Haha! You totally FAIL!! Look, I don't mean to be 'harsh', but you are the kind of person who has the absolute WRONG idea of Chicago deep-pizza. You have probably eaten some "deep-dish" pizza outside of Chicago and you think that Chicago Deep Dish means that it has a thick crust. Um.. no.. Chicago "Deep Dish" does not mean "thick crust". It means that the crust creates a, literal, "deep" dish. It is a thin crust and very crusty (almost cracker-like consistency) base. It has almost no yeast and does not need to rise for a long time (in fact, if your crust is rising you are doing it completely wrong). Chicago deep dish is more like a Lasagna then a pizza. Thin layers of crust, lots of good toppings and TONS of cheese. If the crust rises more than half an inch at the base, then you are doing it wrong.
Chicago Deep-Dish Pizza
More From Cooking Light
Total: 1 Hour, 42 Minutes
- Calories: 330
- Fat: 9.2g
- Saturated fat: 4.6g
- Monounsaturated fat: 3.2g
- Polyunsaturated fat: 1g
- Protein: 17.8g
- Carbohydrate: 44g
- Fiber: 3.2g
- Cholesterol: 31mg
- Iron: 3.9mg
- Sodium: 365mg
- Calcium: 244mg
- 2 teaspoons sugar
- 1 package dry yeast (about 2 1/4 teaspoons)
- 1 cup warm water (100° to 110°)
- 1 tablespoon extra-virgin olive oil
- 12.38 ounces all-purpose flour (about 2 3/4 cups), divided
- 1/4 cup yellow cornmeal
- 1/2 teaspoon salt
- Cooking spray
- 2 cups (8 ounces) shredded part-skim mozzarella cheese, divided
- 2 precooked mild Italian chicken sausages (about 6 ounces), casings removed, chopped
- 1 (28-ounce) can whole tomatoes, drained
- 1 1/2 teaspoons chopped fresh oregano
- 1 1/2 teaspoons chopped fresh basil
- 2 cups thinly sliced mushrooms (about 6 ounces)
- 3/4 cup chopped green bell pepper
- 3/4 cup chopped red bell pepper
- 1. Dissolve sugar and yeast in warm water in a large bowl; let stand for 5 minutes. Stir in olive oil.
- 2. Weigh or lightly spoon flour into dry measuring cups; level with a knife. Combine 11.25 ounces (about 2 1/2 cups) flour, cornmeal, and salt in a bowl. Stir flour mixture into yeast mixture until dough forms a ball. Turn dough out onto a lightly floured surface. Knead until smooth and elastic (about 5 minutes); add enough of remaining flour, 1 tablespoon at a time, to prevent dough from sticking to hands (dough will feel sticky).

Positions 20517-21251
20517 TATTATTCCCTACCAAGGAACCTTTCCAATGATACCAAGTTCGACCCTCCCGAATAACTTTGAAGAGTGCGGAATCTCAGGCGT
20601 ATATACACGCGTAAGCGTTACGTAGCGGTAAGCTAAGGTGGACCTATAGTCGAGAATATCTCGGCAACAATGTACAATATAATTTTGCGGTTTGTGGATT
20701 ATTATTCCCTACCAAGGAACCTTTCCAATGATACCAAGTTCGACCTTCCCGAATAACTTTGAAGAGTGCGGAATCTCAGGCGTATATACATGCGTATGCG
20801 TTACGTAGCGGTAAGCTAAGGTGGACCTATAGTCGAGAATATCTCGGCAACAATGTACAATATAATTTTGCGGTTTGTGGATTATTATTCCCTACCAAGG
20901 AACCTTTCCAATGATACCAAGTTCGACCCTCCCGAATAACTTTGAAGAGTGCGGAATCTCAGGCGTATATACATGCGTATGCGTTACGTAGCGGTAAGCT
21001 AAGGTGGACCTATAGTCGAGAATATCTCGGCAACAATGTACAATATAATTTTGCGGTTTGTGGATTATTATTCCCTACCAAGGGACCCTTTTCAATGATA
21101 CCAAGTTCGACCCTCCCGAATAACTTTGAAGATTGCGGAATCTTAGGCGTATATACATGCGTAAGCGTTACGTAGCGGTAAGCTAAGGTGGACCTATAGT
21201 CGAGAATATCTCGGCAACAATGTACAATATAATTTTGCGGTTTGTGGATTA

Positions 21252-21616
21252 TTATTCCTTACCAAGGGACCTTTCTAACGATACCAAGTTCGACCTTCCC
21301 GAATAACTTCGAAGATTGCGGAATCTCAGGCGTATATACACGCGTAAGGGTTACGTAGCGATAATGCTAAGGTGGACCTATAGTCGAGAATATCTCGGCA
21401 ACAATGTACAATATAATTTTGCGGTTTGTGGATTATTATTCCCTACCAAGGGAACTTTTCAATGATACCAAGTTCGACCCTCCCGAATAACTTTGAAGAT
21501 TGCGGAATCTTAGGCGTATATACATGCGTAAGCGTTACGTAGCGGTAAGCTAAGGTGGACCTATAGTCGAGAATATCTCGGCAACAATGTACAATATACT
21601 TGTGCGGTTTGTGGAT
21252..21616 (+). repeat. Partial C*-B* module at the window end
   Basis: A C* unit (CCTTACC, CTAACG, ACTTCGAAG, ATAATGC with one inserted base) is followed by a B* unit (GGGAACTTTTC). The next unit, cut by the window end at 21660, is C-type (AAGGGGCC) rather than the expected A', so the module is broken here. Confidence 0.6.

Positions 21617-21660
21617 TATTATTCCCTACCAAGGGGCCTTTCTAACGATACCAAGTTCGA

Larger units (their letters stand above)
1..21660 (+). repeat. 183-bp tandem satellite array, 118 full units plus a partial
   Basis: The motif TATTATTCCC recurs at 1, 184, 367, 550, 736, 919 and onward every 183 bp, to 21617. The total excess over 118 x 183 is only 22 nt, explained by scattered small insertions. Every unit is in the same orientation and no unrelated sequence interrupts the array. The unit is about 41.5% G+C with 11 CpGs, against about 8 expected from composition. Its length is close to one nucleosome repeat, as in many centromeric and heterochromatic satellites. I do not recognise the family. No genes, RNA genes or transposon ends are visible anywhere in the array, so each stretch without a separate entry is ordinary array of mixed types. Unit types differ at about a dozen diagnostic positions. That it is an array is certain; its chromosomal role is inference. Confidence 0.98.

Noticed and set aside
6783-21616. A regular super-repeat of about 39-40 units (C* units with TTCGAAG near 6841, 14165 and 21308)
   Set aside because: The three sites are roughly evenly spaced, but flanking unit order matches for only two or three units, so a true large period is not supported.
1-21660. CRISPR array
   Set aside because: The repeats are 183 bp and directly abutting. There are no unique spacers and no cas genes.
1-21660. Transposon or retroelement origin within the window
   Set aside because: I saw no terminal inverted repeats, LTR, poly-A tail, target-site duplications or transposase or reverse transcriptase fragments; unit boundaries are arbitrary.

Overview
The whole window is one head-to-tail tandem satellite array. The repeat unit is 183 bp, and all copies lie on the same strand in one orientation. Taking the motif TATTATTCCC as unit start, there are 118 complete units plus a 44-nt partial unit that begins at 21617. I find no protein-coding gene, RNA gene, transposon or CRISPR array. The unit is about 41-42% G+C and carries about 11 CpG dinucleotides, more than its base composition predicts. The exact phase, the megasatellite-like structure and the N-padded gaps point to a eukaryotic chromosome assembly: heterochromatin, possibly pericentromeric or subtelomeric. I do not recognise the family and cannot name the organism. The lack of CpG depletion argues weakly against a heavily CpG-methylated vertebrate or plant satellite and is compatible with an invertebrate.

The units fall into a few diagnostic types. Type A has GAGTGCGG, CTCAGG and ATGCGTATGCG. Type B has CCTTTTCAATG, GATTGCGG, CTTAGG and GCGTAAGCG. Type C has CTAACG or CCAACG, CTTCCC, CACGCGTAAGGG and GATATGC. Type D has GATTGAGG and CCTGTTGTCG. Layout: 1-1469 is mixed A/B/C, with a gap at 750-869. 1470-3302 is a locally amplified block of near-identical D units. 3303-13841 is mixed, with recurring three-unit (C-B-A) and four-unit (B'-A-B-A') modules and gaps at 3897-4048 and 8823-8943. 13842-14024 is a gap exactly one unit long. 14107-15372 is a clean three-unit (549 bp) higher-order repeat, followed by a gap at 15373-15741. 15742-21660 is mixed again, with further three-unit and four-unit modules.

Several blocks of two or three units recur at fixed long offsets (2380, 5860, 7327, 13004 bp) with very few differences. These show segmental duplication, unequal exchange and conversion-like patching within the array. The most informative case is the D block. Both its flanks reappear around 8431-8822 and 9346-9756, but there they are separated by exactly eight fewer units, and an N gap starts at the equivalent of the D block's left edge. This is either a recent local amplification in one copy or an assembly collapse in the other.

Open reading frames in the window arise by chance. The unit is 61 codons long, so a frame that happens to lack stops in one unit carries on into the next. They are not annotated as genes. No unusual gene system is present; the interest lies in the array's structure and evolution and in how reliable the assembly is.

- 3. Place dough in a large bowl coated with cooking spray, turning to coat top. Cover and let rise in a warm place (85°), free from drafts, 45 minutes or until doubled in size. (Gently press two fingers into dough. If indentation remains, dough has risen enough.) Punch dough down; cover and let rest 5 minutes. Roll dough into an 11 x 15–inch rectangle on a lightly floured surface. Place dough in a 13 x 9–inch baking dish coated with cooking spray; press dough up sides of dish. Spread 1 1/2 cups cheese evenly over dough. Arrange chopped sausage evenly over cheese.
- 4. Preheat oven to 400°.
- 5. Chop tomatoes; place in a sieve. Stir in oregano and basil; drain tomato mixture 10 minutes.
- 6. Heat a large nonstick skillet over medium heat. Coat pan with cooking spray. Add mushrooms to pan; cook 5 minutes, stirring occasionally. Stir in bell peppers; cook for 8 minutes or until tender, stirring occasionally. Arrange vegetables over sausage; spoon tomato mixture evenly over vegetables and sausage. Sprinkle evenly with remaining 1/2 cup cheese. Bake at 400° for 25 minutes or until crust browns and cheese bubbles. Cool 5 minutes before cutting.
MyRecipes is working with Let's Move!, the Partnership for a Healthier America, and USDA's MyPlate to give anyone looking for healthier options access to a trove of recipes that will help them create healthy, tasty plates. For more information about creating a healthy plate, visit www.choosemyplate.gov.
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